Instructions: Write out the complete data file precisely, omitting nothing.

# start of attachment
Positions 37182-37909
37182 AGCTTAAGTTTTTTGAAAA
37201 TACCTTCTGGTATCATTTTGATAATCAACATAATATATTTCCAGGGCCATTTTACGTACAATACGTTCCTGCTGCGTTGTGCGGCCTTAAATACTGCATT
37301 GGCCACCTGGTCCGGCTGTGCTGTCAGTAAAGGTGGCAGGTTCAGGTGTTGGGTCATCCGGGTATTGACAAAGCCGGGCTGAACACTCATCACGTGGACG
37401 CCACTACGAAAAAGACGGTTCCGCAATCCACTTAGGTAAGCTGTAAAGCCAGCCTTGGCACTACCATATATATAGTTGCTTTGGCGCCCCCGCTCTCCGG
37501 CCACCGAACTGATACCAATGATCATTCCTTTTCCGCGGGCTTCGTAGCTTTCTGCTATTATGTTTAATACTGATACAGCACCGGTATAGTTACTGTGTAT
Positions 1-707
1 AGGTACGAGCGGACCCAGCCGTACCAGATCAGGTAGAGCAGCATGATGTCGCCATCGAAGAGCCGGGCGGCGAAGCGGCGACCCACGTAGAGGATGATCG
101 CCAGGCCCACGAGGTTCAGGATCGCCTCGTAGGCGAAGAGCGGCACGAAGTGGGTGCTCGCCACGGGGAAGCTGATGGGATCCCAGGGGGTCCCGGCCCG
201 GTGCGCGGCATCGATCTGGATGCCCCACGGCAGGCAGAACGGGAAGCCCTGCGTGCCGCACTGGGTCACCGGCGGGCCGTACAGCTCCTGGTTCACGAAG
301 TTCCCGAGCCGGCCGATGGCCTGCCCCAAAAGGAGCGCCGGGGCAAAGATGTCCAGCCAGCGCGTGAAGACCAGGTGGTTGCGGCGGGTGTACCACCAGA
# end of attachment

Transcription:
Positions 37182-37909
37182 AGCTTAAGTTTTTTGAAAA
37201 TACCTTCTGGTATCATTTTGATAATCAACATAATATATTTCCAGGGCCATTTTACGTACAATACGTTCCTGCTGCGTTGTGCGGCCTTAAATACTGCATT
37301 GGCCACCTGGTCCGGCTGTGCTGTCAGTAAAGGTGGCAGGTTCAGGTGTTGGGTCATCCGGGTATTGACAAAGCCGGGCTGAACACTCATCACGTGGACG
37401 CCACTACGAAAAAGACGGTTCCGCAATCCACTTAGGTAAGCTGTAAAGCCAGCCTTGGCACTACCATATATATAGTTGCTTTGGCGCCCCCGCTCTCCGG
37501 CCACCGAACTGATACCAATGATCATTCCTTTTCCGCGGGCTTCGTAGCTTTCTGCTATTATGTTTAATACTGATACAGCACCGGTATAGTTACTGTGTAT
Positions 1-707
1 AGGTACGAGCGGACCCAGCCGTACCAGATCAGGTAGAGCAGCATGATGTCGCCATCGAAGAGCCGGGCGGCGAAGCGGCGACCCACGTAGAGGATGATCG
101 CCAGGCCCACGAGGTTCAGGATCGCCTCGTAGGCGAAGAGCGGCACGAAGTGGGTGCTCGCCACGGGGAAGCTGATGGGATCCCAGGGGGTCCCGGCCCG
201 GTGCGCGGCATCGATCTGGATGCCCCACGGCAGGCAGAACGGGAAGCCCTGCGTGCCGCACTGGGTCACCGGCGGGCCGTACAGCTCCTGGTTCACGAAG
301 TTCCCGAGCCGGCCGATGGCCTGCCCCAAAAGGAGCGCCGGGGCAAAGATGTCCAGCCAGCGCGTGAAGACCAGGTGGTTGCGGCGGGTGTACCACCAGA